The Engine That Could

Charles Babbage is a person I greatly admire. The Difference Engine is such an amazing thing to have invented. Back in the days when humans had to calculate by hand reams and reams of tables to allow easy and precise calculation, a machine that could generate these tables without human error would have been invaluable. Which is exactly why Mr. Babbage received tons of money to build such a device. Sadly, the original design was too cumbersome to be built. His revision, the imaginatively named Difference Engine No. 2, was never built because he became enamored, until his death, with his Analytical Engine which could be programmed with punch cards. He died in 1871.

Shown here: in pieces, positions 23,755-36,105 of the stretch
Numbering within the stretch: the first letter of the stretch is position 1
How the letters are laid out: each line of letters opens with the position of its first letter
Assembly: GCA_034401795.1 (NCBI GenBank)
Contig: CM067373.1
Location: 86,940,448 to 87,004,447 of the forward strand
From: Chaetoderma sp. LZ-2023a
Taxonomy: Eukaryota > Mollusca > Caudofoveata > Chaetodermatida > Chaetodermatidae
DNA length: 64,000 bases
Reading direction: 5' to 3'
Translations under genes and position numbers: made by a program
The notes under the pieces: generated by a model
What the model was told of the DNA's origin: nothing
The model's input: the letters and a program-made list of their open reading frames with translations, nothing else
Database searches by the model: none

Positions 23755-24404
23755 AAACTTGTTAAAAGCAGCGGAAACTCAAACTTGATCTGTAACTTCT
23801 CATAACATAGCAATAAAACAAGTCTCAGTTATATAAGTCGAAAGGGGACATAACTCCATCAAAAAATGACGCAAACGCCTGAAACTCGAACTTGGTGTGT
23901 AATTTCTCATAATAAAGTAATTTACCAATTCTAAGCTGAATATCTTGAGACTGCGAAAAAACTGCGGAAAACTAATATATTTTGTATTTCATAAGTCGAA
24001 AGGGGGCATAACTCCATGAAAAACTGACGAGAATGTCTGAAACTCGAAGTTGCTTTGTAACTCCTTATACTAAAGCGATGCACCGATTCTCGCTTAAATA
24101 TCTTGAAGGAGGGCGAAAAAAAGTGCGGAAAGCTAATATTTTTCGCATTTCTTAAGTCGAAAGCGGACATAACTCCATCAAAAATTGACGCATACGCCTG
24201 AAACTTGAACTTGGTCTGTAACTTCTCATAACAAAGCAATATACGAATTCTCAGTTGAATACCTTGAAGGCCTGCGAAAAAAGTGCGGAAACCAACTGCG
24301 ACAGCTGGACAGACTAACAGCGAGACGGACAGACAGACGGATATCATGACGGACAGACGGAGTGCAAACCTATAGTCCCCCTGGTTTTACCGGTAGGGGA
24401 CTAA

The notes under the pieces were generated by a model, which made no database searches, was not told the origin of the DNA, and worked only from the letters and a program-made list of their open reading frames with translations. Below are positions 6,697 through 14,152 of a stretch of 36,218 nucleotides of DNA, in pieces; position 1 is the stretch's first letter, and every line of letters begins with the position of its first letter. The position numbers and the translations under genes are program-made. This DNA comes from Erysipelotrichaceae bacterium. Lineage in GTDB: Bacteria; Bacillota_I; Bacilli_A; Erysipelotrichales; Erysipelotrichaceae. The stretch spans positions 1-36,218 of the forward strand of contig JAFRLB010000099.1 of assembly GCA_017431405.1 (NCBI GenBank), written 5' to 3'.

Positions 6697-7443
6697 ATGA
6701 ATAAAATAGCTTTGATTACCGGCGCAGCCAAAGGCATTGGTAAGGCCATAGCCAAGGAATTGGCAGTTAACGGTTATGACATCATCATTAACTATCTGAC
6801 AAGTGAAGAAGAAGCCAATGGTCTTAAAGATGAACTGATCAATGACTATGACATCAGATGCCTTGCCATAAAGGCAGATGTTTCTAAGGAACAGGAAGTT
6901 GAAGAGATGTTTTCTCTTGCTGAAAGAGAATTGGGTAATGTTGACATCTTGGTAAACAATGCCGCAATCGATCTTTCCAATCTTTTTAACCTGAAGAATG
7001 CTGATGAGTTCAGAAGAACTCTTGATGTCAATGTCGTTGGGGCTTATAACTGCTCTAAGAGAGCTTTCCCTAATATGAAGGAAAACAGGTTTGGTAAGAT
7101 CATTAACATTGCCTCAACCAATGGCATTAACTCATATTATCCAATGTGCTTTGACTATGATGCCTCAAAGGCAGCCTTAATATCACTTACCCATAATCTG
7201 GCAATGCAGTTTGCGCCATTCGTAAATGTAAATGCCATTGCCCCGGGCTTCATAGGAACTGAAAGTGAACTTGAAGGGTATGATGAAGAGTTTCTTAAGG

The London Science Museum built his Difference Engine No. 2 (to the tolerances of his time) in 1991 and I saw it in action when I visited it that year. It was astounding. I stared at it for a long, long time.

Ada Lovelace, the only legitimate child of Lord Byron and quite the renaissance woman, was translating notes on the Analytical Engine from an Italian mathematician for Mr. Babbage. Appended to the notes was a method of using the machine to generate Bernoulli numbers. Many people attribute this as the first computer program. Apparently, there is some evidence that Mr. Babbage had written the algorithm and she was simply correcting an error he had made. If that is the case, then I'd say she found the first bug.